Editorial View - By Asher Shla'in

[Comments are welcome at our Dialogue Corner]

The Four GSS Ex-Chiefs

Wisdom, Wickedness, Naivete - And Some Questions

The Israeli daily "Yediot Ahronoth" decided to recycle the Ayalon-Nusseiba Statement, competing with the journalistic "achievement" of "Maariv" with the Geneva Accord. Yediot's creative angle was an interview with four ex-chiefs of Israel's General Security Service (GSS), who are supposed to know both the "Palestinian side" and Israel's security needs.

The interview reminded me of the four sons in the Passover "Haggada": the wise, the wicked, the naive and the one who is incapable of inquiring. Not all the roles taken by the chiefs: Yediot already assumed the wisdom, whereas I shall try to provide some questions.

The panel criticized the policies of Israel's governments, including the ones they had served. They recommended a withdrawal to the 1967 borders, predicting that the settlers would offer limited resistance to their evacuation. Let us first discuss some ideas of two of the ex-chiefs.

Karmi Gilon asserted that "we are currently concerned only with preventing terror, why? Because it is a precondition for political progress". He suggested that "instead of first building trust and then reaching agreements, we should reach agreements now, and then start to deal with the stages that would lead to the accords", whereas "if we perpetuate the conflict with the Palestinians, the state will go from bad to worse". This implies that the obstacle is in the demand to renounce terror now, and in the very need to build trust. According to his logic, a far-reaching agreement should be attained even without mutual trust or faith that the agreement would be observed. Is it by this bright logic that he directed the GSS and arranged for the protection of the late PM Yitzhak Rabin? Is this a wise chief, or naive, or what?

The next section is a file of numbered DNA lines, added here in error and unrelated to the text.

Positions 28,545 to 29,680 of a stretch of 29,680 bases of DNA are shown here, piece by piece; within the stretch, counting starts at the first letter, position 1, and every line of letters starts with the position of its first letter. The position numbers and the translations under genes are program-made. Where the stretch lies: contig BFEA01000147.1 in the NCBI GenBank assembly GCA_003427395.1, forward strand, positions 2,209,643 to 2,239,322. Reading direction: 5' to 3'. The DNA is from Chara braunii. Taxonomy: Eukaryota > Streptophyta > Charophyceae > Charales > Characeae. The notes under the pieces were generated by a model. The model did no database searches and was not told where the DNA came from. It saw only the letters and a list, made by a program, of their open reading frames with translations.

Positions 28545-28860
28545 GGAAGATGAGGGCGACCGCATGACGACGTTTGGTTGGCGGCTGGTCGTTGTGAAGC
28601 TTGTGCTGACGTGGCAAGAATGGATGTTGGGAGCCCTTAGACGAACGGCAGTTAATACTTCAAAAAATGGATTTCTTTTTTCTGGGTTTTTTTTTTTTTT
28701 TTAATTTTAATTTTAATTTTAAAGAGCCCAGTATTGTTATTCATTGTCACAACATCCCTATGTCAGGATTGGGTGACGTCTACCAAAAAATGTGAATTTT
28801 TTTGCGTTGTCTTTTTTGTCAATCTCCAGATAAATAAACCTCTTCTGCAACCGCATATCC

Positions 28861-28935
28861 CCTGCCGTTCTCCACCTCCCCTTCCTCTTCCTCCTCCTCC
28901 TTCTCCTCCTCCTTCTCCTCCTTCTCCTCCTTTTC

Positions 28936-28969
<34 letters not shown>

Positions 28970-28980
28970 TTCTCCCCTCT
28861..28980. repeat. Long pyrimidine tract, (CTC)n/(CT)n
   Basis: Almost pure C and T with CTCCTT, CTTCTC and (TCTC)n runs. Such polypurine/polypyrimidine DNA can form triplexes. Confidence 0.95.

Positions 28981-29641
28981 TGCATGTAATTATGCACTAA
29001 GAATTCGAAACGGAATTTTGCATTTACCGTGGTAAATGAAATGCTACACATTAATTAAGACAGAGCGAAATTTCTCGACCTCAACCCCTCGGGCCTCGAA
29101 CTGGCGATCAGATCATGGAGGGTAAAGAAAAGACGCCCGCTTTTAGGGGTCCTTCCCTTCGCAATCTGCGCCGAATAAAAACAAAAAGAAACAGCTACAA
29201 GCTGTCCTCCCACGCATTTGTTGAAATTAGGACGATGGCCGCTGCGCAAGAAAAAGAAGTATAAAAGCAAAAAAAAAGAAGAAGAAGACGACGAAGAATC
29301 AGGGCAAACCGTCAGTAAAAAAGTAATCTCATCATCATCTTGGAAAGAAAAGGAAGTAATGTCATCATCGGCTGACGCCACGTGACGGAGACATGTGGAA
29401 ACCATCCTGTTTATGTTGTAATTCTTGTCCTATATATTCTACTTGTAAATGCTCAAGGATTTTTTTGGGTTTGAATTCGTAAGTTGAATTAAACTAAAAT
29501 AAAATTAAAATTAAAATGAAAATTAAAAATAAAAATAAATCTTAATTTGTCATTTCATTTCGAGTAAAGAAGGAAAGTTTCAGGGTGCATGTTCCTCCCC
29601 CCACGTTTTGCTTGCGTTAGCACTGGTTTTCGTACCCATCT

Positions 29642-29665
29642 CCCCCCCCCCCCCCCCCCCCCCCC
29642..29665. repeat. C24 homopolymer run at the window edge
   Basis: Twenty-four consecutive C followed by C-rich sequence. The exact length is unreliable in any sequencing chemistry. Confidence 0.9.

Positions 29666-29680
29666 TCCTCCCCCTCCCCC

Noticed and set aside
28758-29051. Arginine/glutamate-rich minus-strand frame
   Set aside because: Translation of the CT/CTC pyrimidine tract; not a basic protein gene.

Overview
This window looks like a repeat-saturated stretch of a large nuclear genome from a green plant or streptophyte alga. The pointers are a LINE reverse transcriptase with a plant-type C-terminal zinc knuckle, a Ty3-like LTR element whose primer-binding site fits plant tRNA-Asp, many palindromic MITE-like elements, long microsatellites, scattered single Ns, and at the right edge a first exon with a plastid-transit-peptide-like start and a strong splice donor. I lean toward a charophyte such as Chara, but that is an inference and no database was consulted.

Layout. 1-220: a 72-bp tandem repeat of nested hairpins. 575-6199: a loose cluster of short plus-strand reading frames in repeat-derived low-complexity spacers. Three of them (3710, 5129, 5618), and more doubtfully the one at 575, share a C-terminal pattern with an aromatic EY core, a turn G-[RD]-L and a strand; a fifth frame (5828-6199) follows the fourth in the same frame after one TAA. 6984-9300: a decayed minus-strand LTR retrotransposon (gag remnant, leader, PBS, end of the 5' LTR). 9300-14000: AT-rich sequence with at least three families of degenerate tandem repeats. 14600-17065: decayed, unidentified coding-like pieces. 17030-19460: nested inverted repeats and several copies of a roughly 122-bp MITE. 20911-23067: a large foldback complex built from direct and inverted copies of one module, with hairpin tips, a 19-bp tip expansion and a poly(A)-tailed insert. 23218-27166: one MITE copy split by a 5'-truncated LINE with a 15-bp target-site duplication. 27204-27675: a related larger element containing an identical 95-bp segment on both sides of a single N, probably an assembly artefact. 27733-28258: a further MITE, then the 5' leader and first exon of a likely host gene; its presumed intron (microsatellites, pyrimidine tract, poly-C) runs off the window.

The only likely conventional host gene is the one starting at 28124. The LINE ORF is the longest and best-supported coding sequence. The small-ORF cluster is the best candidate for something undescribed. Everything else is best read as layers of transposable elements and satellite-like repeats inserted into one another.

Avraham Shalom complained about Israel's wickedness ("disgraceful conduct" as he puts it). He criticized (and rightfully so) the arrogant treatment of Arabs by certain Israelis. He claimed that "this behavior is a result of the occupation."

In my view, many Israelis lack a sense of respect, both for themselves and for others. This flaw in our culture affects our treatment of the population we rule, but also harms relationships among Israelis themselves. Clearly, proper respect for Jews and Arabs is urgently needed. Does the Ayalon-Nusseiba Statement convey such respect?

The Ayalon-Nusseiba Statement contains inter alia the following principles:

• A Palestinian State and a Jewish State would coexist on both sides of the borders, based on the 1967 lines.

• Evacuation of all the settlers from the Palestinian area.

• Palestinian refugees will return only to the State of Palestine.

• "The Palestinian State will be demilitarized and the international community will guarantee its security and independence".

• "The Israeli-Palestinian conflict will come to an end".

The Yediot article makes it clear that none of the four chiefs is disturbed by neither the destruction of the Jewish settlements nor the imposition of a criminal regime over the Palestinian population. Admittedly, this political approach is shared by many.

However, may one ask these four security experts, how they view the role of the international community as a guarantor for the security and independence of the State of Palestine?

Let us note that the document contains no reference to Israel's security. Apparently, Israel's security forces are supposed to provide sufficient solutions.

We were told in previous "peace processes" that, should the Palestinians resort to violence, we would be "strong enough" to reverse the entire arrangement. Not any more! Under the Ayalon-Nusseiba agreement, the Palestinian sovereignty would be protected by international law, thus prohibiting Israel's ability to provide security to its population.

The organizers are currently attempting to persuade the masses to sign their document. Could anyone clarify at least this last point, to those who have not signed it yet?

Asher Shla'in, , 30/November/2003


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